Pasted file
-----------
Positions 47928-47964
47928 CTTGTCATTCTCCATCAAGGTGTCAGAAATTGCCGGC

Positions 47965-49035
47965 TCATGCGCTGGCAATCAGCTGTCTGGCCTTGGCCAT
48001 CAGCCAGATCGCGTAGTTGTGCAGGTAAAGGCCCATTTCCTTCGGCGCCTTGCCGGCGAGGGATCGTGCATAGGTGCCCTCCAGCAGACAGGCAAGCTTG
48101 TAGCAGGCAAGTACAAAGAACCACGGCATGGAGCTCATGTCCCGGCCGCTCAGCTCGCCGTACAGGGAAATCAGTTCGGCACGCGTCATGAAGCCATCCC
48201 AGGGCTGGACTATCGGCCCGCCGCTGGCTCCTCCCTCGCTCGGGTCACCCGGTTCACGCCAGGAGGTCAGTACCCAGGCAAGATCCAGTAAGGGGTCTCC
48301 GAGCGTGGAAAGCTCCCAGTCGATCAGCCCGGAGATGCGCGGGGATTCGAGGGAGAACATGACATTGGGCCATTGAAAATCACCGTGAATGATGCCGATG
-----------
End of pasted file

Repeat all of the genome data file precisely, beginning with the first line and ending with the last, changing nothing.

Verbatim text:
Positions 47928-47964
47928 CTTGTCATTCTCCATCAAGGTGTCAGAAATTGCCGGC

Positions 47965-49035
47965 TCATGCGCTGGCAATCAGCTGTCTGGCCTTGGCCAT
48001 CAGCCAGATCGCGTAGTTGTGCAGGTAAAGGCCCATTTCCTTCGGCGCCTTGCCGGCGAGGGATCGTGCATAGGTGCCCTCCAGCAGACAGGCAAGCTTG
48101 TAGCAGGCAAGTACAAAGAACCACGGCATGGAGCTCATGTCCCGGCCGCTCAGCTCGCCGTACAGGGAAATCAGTTCGGCACGCGTCATGAAGCCATCCC
48201 AGGGCTGGACTATCGGCCCGCCGCTGGCTCCTCCCTCGCTCGGGTCACCCGGTTCACGCCAGGAGGTCAGTACCCAGGCAAGATCCAGTAAGGGGTCTCC
48301 GAGCGTGGAAAGCTCCCAGTCGATCAGCCCGGAGATGCGCGGGGATTCGAGGGAGAACATGACATTGGGCCATTGAAAATCACCGTGAATGATGCCGATG